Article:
According to IWSR Drinks Market Analysis, the overall beverage alcohol market in the United States rose 2.3 percent in the first half of 2021 compared to the first half of 2020. Spirits performed even better, increasing by 3.8 percent, according to Brandy Rand, COO of the Americas at the IWSR.
The vodka category grew through 2021, but it did not outperform the total alcohol category. According to IWSR data, vodka sales increased by 1.7 percent in the first half of 2021 compared to the first half of 2020, owing mostly to high-volume formats from off-premise merchants.
In 2019, vodka grabbed a 30 percent part of the liquor category's sales, while it will have a 23.5 percent stake in 2020.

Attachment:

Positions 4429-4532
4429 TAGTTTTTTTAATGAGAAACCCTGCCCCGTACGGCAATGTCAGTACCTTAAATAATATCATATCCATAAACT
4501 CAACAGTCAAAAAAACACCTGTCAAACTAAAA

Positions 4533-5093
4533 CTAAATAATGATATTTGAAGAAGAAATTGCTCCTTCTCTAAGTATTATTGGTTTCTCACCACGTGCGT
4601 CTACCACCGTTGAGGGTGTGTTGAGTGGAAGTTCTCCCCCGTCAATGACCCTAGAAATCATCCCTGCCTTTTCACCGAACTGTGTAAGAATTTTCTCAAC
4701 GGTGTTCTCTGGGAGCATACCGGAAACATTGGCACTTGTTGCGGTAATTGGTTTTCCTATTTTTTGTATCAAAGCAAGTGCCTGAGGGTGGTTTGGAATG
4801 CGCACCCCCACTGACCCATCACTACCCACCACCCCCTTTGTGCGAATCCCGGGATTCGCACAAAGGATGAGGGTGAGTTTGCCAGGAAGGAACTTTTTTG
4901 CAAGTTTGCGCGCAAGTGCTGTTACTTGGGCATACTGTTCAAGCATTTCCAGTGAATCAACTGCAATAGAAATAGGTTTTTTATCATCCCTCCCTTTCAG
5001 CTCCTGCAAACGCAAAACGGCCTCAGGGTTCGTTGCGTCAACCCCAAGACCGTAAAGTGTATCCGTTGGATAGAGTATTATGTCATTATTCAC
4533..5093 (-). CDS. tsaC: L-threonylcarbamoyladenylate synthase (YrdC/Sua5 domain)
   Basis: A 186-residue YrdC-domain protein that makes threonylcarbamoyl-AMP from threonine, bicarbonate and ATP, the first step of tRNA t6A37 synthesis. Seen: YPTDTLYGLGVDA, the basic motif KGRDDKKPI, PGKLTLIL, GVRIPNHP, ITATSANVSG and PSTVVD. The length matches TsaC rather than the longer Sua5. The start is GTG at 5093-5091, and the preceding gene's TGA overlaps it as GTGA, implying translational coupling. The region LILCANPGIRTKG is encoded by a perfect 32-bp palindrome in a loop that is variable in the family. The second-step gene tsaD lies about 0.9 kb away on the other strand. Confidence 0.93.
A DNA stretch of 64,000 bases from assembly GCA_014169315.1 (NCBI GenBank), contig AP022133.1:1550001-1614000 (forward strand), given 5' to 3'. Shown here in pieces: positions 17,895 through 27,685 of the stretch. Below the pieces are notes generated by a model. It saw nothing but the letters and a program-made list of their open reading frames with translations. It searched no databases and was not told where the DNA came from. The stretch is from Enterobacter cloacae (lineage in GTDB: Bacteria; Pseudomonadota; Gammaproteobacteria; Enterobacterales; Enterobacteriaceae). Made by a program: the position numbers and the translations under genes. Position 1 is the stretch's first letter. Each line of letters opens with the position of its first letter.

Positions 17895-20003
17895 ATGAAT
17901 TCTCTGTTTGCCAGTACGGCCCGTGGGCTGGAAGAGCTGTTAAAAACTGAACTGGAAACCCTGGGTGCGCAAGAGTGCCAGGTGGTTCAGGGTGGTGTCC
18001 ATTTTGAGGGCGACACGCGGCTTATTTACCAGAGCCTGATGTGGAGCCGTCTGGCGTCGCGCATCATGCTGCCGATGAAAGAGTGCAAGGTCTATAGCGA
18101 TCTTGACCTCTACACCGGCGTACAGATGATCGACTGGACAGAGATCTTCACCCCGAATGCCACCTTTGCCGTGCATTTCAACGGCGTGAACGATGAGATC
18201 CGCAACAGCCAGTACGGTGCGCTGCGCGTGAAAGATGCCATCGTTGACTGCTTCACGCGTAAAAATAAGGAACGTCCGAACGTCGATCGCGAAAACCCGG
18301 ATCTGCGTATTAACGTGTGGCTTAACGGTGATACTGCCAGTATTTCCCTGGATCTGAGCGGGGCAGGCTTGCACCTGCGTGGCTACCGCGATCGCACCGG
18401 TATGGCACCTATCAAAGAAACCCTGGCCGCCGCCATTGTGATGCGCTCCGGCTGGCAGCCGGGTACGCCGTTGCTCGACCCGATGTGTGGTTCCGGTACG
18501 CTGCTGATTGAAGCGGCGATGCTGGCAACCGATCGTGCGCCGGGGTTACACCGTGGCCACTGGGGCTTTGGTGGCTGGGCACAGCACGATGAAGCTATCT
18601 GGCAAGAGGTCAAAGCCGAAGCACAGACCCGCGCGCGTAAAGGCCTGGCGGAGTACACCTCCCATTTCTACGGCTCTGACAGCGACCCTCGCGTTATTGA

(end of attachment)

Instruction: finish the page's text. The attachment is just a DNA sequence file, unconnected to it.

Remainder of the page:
These apparently slow figures may indicate that vodka already accounts for a sizable part of total liquor sales. "You can't expect vodka to expand at the same rate as categories far smaller than vodka," explains Daniella Vizzari, Crystal Head Vodka's associate marketing manager.
Some of the current slowing growth in vodka may be due to the premiumization trend that has taken root in other categories. According to the IWSR, premium wine and spirits sales are predicted to climb 25.6 percent in volume from 2020 to 2025, while non-premium wine and spirits sales are expected to grow 0.8 percent.
However, unlike many other categories, vodka has not suffered premiumization. Since 2017, the average unit price for vodka on Drizly has been between $21 and $23, and it is now at $21.60.
Then there's the emergence of other categories, such as ready-to-drink (RTD) cocktails, hard seltzer, and tequila, which are eating into vodka's total market share. These categories are likely eroding vodka's market share, particularly within the liquor category.